I’m fairly diligent when it comes to purging toys and clothes, and donating or recycling them. I try to go through closets on a monthly basis to take out things that don’t fit right, I pull out toys that are no longer played with, but in all honestly, I usually do this alone.

Why do get rid of excess toys and clothes by myself? Because it’s easier!

There’s no children around to watch you get rid of their suddenly ‘favourite’ toys, their prized possessions that haven’t been touched in months… No whining about favourite t-shirts that are two sizes too small – it takes a lot faster to go through it quickly, throw it in a box, and donate it that same day.

But then it occurred to me that there’s no children watching me purge the excess stuff.

Kids do as they see – not necessarily what they’re told. They learn by watching. They see the example you set for them and they will follow it. Nobody likes to be lectured to and told what to do. And if the kids aren’t watching me remove the stuff that’s no longer needed, just hearing about it, how will they really understand?

 

So my husband and I decided to do a stuffed animal purge WITH the kids. That’s right, we decided to help our kids declutter their toys. Stuffies are always a sore subject to approach because they’re cuddly, cute, and usually in great condition so there’s no need to get rid of them. Over the years we’ve accumulated way too many and we decided to include them in the decision making process.

We started with over fifty stuffed animals. 50. That’s a lot for two little kids. We didn’t count them but we stacked them up on our sofa to the point where the stuffed bears and cats and dragons were all falling off!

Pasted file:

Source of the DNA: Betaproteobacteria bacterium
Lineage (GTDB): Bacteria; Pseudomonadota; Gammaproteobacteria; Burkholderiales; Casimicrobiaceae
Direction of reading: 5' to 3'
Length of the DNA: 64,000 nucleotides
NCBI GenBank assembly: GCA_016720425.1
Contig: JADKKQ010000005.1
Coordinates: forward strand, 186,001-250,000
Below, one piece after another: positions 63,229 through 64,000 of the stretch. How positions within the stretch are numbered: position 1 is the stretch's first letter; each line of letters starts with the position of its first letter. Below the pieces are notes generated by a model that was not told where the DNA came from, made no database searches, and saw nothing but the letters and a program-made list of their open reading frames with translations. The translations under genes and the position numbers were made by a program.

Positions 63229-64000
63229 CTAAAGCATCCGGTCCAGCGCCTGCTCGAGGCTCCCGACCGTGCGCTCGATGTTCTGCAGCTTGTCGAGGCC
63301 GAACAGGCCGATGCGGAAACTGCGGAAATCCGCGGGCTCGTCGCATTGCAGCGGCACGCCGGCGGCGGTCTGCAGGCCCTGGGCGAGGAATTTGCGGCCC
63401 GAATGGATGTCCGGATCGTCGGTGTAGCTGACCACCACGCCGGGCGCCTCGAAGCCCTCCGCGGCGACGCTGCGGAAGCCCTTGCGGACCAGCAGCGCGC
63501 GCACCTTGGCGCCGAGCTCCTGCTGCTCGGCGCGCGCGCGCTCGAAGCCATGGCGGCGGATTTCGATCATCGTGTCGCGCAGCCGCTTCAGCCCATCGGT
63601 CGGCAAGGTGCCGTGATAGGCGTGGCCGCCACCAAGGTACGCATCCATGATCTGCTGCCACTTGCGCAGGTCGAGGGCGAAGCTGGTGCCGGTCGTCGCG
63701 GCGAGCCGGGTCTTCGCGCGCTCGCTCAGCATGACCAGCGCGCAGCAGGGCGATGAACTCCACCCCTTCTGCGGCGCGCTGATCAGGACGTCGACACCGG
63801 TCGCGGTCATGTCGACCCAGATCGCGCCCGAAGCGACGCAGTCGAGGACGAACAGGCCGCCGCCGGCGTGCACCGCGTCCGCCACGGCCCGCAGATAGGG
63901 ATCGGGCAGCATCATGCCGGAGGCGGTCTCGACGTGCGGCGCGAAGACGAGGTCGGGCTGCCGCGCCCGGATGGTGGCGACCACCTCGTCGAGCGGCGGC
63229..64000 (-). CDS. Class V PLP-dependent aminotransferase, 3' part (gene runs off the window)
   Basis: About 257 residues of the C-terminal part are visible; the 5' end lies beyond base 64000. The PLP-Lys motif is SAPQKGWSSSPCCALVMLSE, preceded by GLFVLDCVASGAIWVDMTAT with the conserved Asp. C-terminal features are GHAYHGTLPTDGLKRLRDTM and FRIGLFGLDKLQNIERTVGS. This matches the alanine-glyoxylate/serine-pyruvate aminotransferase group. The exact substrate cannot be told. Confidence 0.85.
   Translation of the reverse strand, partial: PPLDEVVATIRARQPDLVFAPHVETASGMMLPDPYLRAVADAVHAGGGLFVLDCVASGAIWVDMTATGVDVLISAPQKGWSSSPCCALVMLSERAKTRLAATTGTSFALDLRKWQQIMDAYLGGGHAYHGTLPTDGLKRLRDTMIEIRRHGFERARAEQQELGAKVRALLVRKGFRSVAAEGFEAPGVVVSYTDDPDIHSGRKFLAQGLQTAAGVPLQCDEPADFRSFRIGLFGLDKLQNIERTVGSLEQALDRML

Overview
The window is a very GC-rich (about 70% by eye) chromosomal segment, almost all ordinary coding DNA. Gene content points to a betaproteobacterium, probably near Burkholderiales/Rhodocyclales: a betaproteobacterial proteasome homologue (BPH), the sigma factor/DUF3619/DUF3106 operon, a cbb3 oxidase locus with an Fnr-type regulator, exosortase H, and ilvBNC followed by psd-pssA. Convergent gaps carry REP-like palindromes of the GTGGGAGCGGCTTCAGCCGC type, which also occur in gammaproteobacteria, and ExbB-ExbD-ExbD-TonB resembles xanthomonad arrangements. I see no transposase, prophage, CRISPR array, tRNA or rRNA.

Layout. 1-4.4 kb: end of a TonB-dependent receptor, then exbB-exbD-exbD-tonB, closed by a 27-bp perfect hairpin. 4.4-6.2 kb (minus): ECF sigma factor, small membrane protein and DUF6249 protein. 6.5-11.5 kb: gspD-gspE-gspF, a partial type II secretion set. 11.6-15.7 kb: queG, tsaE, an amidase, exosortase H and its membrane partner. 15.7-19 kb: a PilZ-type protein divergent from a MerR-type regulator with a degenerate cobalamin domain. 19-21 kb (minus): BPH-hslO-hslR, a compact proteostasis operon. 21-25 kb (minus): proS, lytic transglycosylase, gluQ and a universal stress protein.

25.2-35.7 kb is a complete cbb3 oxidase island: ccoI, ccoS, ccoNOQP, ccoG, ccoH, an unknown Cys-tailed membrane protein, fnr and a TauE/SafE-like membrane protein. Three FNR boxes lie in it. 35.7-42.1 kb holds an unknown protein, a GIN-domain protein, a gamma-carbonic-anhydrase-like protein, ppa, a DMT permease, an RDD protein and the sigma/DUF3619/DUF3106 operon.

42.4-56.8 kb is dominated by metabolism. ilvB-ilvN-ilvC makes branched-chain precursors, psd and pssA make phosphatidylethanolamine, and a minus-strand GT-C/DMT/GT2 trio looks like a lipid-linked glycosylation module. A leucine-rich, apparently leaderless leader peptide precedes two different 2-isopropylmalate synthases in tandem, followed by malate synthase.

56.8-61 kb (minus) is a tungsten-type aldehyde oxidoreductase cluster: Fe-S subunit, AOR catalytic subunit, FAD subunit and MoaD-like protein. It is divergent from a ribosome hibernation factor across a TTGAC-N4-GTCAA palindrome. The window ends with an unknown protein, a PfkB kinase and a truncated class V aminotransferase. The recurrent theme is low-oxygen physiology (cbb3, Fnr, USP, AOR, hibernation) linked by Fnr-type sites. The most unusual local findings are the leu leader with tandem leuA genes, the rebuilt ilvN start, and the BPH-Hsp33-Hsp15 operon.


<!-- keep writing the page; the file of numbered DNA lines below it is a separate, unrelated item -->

Helping Kids Get Rid of their Toys

Help Kids Get Rid of Toys

When ALL the stuffed animals in the house were rounded up in one spot, it was easy to see that we had accumulated way too many stuffed animals! It became easier for the kids to comprehend this excessive amount and that we didn’t have enough space for ALL of them… so we asked them to go through them and pick their absolute favourites…..

Of course, that wasn’t easy. We went through a few rounds of “Keep – Maybe Keep – Donate”, and the process because quite difficult at some points. There were tears of sadness, saying goodbye to old friends is never easy, but we persevered past it, helping the kids to understand why we were doing this.

Helping Kids Get Rid of Toys

  • The kids had so many toys they didn’t even recognize some of them because they were stuck on a shelf. One way we described this was that with 50 toys, our kids didn’t have enough time to spend playing and loving all of them, but if you have 7 toys, all 7 of those toys will be super loved and super played with and happy!
  • We reminded our kids that this was NOT a punishment. In no way were they to feel like they had done something wrong to ‘deserve this’.
  • Less toys means less time searching for missing toys. Less toys means less time cleaning up their toys!
  • Some toys were very old and in disrepair. We thanked those toys for all the time they spent with us, we kissed them, we said goodbye.
  • Other toys were almost brand new and would be donated. We reminded our kids that those toys were going to get new best friends and would be happy in their new life.
  • Getting rid of toys didn’t mean that these toys had no value or purpose in our lives. We thanked the toys for spending time with us, we remembered who gave them to us, or what occasion we got them on, the fun times we had – and then we hugged them and said goodbye.